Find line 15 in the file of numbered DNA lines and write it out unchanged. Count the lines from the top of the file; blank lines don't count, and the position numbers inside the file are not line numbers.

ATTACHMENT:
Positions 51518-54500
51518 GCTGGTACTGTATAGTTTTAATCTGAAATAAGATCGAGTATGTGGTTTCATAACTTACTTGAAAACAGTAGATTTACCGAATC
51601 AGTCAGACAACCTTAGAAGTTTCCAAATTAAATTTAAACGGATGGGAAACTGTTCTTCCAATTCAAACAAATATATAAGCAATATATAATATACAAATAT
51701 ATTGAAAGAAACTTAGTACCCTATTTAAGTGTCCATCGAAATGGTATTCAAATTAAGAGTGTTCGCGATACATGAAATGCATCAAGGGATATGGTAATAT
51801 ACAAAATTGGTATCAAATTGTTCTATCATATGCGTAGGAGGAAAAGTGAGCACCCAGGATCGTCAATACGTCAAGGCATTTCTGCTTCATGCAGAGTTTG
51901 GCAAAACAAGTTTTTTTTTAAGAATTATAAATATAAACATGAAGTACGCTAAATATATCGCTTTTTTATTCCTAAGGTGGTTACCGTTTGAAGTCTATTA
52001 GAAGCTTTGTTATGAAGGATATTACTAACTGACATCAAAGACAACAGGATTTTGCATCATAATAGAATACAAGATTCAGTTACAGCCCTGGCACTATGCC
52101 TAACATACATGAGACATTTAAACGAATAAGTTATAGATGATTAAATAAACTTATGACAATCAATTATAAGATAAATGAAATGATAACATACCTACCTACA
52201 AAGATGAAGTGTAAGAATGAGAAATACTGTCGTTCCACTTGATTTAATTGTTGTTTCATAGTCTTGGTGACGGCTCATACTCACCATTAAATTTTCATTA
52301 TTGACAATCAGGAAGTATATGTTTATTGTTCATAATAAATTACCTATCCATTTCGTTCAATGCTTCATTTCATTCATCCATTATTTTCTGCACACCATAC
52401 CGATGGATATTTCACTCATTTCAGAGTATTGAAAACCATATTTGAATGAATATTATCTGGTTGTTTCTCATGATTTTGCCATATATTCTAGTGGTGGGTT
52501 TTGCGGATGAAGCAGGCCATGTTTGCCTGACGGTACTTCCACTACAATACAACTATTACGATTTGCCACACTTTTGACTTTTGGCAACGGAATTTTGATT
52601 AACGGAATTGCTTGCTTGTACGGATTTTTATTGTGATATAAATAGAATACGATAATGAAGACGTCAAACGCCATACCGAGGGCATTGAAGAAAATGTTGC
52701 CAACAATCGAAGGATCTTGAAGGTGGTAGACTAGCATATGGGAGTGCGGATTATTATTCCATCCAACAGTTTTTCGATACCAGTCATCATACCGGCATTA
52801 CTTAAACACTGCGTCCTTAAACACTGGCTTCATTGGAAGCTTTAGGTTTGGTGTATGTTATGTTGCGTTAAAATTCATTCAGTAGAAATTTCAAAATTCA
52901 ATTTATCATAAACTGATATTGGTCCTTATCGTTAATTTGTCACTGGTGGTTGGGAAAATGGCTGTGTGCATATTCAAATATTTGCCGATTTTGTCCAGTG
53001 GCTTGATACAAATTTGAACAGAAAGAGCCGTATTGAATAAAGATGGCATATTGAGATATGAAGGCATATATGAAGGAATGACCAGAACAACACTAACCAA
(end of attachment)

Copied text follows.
52801 CTTAAACACTGCGTCCTTAAACACTGGCTTCATTGGAAGCTTTAGGTTTGGTGTATGTTATGTTGCGTTAAAATTCATTCAGTAGAAATTTCAAAATTCA